Excerpted Maine Sunday Telegram review by Philip Isaacson, October 18, 2009
KENDRA FERGUSON-NOA WARREN AT JUNE FITZPATRICK GALLERY
...Kendra Ferguson drawing... Severe, unyielding, precise to the point at which no detail is extraneous...both an aesthetic and an intellectual journey...
A work by Ferguson forces you into retreat. You have to step back, define where you come from and then ask if there is a role in the arts for work that is so minimal in application by the artist that it is close to vacancy? How apparent must the hand of the artist be? How many marks does it take to induct a sheet or a small board into the arts? The arts are not a jealous mistress, but they have boundaries.
As quietly proud of your enlightenment as you may be, Ferguson is closer to those boundaries than you'll ever get. And that's her grasp on you. She forces you to accept the satisfaction of linear logic in the place of easy emotions. Any story she may have to tell is well-hidden. The purity of her concepts, the flawlessness of the indentations and sparse lines on her sheets and the perfect saw cuts that create her sculpture embrace another kind of beauty--the sharp aesthetics of logic. Therein lies a profound pleasure. Please note that I haven't used the word elegant. Ferguson is light years beyond that.
And now a note of caution. When thinking about Ferguson or Greg Parker or Fred Lynch, Jeff Kellar, Martha Groome, Duane Paluska, or other consummate linear technicians, don't define them by their technical skills. Look beyond deftness to their essays on aesthetics.
And this leads me to Noa Warren, who joins Ferguson on the walls at the Fitzpatrick. This, his second show, is a more evolved appearance. Using a technique that is too excruciating to contemplate, he is establishing himself as an incipient master of geometric abstraction. A sense of position, of authority has replaced a feeling of trial and the work is more dynamic.
It's not a matter of a fabric-like net lying dormant on a plane; rather, it's a quest for animation. Warren's geometry is capable of adjustment, almost before your eyes. He is a fortunate addition to our super rationalists.
Excerpted Portland Phoenix review by Annie Larmon, October 16, 2009
KENDRA FERGUSON-NOA WARREN AT JUNE FITZPATRICK GALLERY
Kendra Ferguson and Noa Warren are deftly paired at June Fitzpatrick's Congress Street gallery this month, as an established and emerging artist each compulsively explore the subjective and human potential of minimalism. Though experience greatly divides the two (Ferguson's work spans 35 years, while Warren's only dates back to 2008), their work is strikingly complementary, sharing a meticulous restraint matched, it seems, by proliferation. Both artists use the confines of hard lines and simple geometries to filter personal expression, but approach their materials sensitively, distilling experience and history to form meditative multi-dimensional objects.
Ferguson's drawings and sculptures exude concurrent confidence and reticence, using bold simple forms that almost overshadow quieter nuances in the work. In both mediums she adheres to a minimal vocabulary, and is fastidious in executing perfect forms and consistent lines, but allows whim and femininity to soften and personalize the work. Her sculptures are architectural and obsessive, and while reminiscent of Carl Andre's building-block-like arrangements, are carved from flushed red beech or maple, infusing them with warmth and familiarity. The effect of shadows and subtle turbulence of clashing wood grains are pleasing to discover, and carefully placed notches at once suggest decorative fringe and mathematical or musical code. It is this oscillation between the object and the metaphor that make Ferguson's work both monumental and approachable.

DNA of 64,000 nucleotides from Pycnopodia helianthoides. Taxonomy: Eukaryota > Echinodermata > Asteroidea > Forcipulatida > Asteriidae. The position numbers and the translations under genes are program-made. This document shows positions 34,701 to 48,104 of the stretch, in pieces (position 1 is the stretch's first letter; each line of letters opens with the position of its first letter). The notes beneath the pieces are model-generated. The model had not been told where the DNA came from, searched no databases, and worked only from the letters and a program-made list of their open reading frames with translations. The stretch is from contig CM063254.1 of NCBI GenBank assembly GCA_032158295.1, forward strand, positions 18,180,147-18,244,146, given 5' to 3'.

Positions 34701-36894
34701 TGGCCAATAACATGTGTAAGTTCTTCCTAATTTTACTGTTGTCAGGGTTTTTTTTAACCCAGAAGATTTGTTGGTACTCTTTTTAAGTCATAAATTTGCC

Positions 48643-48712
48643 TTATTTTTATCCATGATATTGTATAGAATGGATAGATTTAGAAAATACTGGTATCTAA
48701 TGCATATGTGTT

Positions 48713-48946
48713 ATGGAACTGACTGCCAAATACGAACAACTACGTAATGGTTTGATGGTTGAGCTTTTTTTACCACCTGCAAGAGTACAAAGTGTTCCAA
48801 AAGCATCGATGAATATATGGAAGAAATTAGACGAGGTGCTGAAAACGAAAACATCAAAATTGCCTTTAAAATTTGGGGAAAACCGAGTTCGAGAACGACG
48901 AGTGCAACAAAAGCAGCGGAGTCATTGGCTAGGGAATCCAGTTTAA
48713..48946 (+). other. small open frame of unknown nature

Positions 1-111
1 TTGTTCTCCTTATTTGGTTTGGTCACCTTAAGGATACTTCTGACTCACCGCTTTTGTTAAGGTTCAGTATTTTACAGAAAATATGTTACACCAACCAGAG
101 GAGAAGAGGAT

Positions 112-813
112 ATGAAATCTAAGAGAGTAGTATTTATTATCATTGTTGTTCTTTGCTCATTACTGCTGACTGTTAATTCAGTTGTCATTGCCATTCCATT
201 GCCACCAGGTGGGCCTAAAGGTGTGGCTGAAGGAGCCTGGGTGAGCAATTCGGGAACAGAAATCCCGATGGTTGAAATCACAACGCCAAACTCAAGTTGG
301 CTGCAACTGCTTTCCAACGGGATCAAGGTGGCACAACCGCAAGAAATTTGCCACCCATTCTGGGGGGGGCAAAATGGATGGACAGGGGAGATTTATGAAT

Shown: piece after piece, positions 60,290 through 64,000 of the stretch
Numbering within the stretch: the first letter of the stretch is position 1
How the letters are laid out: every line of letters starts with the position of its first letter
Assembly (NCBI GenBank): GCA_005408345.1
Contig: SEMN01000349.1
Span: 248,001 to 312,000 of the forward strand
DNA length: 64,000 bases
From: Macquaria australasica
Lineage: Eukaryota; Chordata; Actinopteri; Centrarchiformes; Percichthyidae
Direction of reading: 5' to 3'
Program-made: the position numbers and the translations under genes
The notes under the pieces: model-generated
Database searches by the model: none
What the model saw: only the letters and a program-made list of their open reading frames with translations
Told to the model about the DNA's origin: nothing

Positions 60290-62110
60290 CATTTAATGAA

A perfect red circle is centered on handmade white paper in Ferguson's drawing "Dance Class 2," with an arc cutting through the composition to suggest a larger circle. The command of red and the severity of a perfect circle display control, but incised lines skirt around the forms, barely perceptible, flirting with the flawless shapes and inviting chaos. Like "Dance Class 2," Ferguson's titles bring her work from the intellectual to the personal realm, grounding the images in places or memories, as she discusses in her artist statement.
Though Warren is only three years out of art school, this is his second show coupled with an established artist at June Fitzpatrick in the last two years, and again, he is proving to hold his own. Both artists here could be seen as paying quiet homage to Agnes Martin: Ferguson in her drawing "I Remember Sky-1C" and her expressionist approach to minimalism, and Warren more directly meditating on the symbol, or vehicle, of the grid.
While Warren relies on the grid in his reductive paintings on linen, they are far from literal, incorporating illusion to defy conventions of two-dimensional space and question perception. His paintings are largely sculptural, depicting crumpled graph paper so meticulously rendered that the forms reject the linen they hover over and appear self-contained.
The lines composing Warren's crumpled grids recall the delicacy of thread and lace, and are pretty, challenging the strictness inherent in the guidelines posed by the grid. The work is most successful when creases and folds of the grid are arbitrary and organic, deteriorating the form, as opposed to carefully measured and uniform folds. While the subject matter is unsentimental, the linen he paints on is salvaged from his grandmother's attic, and though this history is not overplayed in the work, the antique umber of raw linen subtly competes with the soft palette of white and pastel blue, to ghostly and nostalgic effect.